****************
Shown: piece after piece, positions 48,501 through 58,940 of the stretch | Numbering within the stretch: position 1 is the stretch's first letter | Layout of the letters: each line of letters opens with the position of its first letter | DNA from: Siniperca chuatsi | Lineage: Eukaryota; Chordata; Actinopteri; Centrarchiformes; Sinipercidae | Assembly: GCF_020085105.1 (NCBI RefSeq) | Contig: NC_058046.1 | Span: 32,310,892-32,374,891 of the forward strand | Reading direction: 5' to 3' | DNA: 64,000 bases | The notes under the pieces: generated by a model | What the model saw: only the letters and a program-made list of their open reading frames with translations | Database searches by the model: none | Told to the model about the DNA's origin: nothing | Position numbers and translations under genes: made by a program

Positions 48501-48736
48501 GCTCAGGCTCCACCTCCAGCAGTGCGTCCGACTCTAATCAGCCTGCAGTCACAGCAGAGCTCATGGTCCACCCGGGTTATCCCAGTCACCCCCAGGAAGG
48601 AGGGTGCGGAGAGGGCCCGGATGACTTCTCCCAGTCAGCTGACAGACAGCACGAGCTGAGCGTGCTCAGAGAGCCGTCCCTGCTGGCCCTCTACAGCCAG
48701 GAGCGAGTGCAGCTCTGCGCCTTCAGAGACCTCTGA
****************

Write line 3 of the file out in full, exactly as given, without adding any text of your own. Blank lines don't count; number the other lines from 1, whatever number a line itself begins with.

48501 GCTCAGGCTCCACCTCCAGCAGTGCGTCCGACTCTAATCAGCCTGCAGTCACAGCAGAGCTCATGGTCCACCCGGGTTATCCCAGTCACCCCCAGGAAGG